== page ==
“Darkness is your candle,” wrote the great Sufi poet Rumi. “You must have shadow and light source both.”  

Jewish tradition understands darkness as an inherent and necessary aspect of life; our spiritual task is to extract sparks of holy light concealed within the shadows of life. In this season of encroaching darkness, this practice takes on special import.

According to tradition, the sacred light of the first day of Creation extended to the end of the universe; the Talmud questions how this could be so, since the heavenly luminaries were not created until day four.  Rabbi Elazar answers that the light created on day one

was not that of the sun, but a different kind of light, through which humans could observe from one end of the world to the other. But when the Holy One of Blessing looked upon the generation of the Flood and the generation of the Dispersion and saw that their ways were corrupt and that they might misuse this light for evil, God arose and concealed it from them, as it is stated: “And from the wicked their light is withheld”(Job 38:15).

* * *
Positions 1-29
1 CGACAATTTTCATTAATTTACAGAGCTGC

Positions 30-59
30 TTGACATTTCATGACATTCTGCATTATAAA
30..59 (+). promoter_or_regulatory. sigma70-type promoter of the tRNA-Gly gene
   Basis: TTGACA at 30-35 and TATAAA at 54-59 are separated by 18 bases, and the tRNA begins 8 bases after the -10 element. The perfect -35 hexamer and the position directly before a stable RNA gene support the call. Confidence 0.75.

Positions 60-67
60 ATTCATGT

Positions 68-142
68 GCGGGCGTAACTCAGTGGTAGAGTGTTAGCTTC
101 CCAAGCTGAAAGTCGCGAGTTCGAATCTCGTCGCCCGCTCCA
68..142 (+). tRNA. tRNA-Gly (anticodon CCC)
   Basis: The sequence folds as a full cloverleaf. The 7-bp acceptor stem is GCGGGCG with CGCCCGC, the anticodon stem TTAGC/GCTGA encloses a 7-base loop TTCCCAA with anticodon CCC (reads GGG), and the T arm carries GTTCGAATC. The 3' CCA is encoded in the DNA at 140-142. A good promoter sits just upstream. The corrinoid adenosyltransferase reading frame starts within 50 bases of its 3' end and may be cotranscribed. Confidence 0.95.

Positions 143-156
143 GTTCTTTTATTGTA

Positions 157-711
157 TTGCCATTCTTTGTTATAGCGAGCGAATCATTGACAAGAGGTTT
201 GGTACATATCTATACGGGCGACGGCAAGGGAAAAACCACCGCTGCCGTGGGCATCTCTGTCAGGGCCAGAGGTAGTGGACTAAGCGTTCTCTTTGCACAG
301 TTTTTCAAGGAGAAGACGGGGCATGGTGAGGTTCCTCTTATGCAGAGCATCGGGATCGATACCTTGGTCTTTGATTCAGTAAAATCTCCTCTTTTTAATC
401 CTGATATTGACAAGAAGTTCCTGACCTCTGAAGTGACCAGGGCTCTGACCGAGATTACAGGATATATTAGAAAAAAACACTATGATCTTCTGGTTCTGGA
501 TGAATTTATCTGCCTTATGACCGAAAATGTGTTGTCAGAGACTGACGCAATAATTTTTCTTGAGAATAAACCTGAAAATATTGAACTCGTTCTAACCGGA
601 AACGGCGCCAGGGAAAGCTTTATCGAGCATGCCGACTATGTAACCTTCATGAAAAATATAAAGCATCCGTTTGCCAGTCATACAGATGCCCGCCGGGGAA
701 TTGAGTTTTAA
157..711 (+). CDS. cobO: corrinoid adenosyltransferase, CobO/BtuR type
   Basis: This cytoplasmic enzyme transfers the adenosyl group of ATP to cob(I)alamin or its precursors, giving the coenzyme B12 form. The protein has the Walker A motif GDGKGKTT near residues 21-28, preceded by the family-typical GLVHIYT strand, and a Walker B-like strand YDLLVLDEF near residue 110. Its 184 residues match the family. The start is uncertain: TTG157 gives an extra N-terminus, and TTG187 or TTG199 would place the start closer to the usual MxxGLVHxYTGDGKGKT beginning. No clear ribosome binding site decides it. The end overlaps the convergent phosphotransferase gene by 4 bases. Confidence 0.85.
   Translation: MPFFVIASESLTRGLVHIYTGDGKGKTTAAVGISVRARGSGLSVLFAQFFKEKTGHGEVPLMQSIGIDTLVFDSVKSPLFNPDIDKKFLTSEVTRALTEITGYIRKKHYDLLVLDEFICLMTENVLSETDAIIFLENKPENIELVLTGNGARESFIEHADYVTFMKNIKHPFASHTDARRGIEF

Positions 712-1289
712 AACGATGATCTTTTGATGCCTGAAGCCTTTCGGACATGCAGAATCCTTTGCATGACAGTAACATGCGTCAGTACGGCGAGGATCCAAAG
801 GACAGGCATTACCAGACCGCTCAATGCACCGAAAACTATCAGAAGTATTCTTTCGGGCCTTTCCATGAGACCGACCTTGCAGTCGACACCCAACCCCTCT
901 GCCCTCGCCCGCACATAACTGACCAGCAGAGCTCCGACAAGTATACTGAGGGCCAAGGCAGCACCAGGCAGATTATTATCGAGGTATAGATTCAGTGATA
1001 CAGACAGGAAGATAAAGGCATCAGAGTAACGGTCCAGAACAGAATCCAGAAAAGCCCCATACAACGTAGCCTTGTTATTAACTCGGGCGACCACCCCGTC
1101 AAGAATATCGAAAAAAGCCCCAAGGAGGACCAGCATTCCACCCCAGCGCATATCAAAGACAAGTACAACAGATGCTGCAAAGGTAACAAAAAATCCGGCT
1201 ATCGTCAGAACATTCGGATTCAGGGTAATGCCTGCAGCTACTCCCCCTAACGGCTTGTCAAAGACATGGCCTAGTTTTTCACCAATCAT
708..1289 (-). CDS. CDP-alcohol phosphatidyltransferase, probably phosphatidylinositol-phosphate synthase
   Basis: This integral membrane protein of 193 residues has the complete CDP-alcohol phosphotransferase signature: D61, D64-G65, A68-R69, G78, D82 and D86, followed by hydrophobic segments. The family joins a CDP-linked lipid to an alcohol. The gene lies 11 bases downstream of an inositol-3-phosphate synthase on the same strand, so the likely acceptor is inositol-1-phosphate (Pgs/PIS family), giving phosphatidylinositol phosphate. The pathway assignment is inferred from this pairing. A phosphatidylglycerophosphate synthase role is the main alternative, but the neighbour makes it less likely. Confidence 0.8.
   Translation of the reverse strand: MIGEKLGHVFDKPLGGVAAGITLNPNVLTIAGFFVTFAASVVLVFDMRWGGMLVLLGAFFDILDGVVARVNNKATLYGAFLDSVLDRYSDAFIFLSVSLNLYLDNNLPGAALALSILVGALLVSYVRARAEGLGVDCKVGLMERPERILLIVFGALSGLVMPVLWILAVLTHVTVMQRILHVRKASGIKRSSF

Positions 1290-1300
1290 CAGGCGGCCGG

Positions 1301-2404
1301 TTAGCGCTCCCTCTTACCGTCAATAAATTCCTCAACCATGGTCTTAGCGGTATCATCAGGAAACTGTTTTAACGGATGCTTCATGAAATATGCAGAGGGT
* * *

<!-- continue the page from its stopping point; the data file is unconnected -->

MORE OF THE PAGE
This light is concealed from human beings when we fall from consciousness and act “sinfully” or unwisely.  After Adam and Eve ate from the forbidden tree, God granted them only an additional 36 hours of this light (from Friday midday through the first Shabbat), after which fell to them and future human beings to reveal the now concealed light through our own initiative. 

We are charged with the task of perceiving and testifying to the continued existence of the or haganuz, the “hidden light,” and revealing it through sacred study and righteous deeds. The or haganuz is said to be revealed only to 36 tzadikim, 36 anonymous righteous people (the lamed-vavnikim) in each generation. This number corresponds as well to the total of 36 lights we kindle on a single hanukiah over the eight nights of Chanukah. 

Because we do not know the identities of the 36 individuals by whose righteousness the earth is sustained, each of us must act as if we may be a lamed-vavnik.  By bringing mindful intention to each of our words and actions, we can reveal the or haganuz, the light of sacred awareness which, while often concealed from view, is nevertheless present in each and every moment and experience.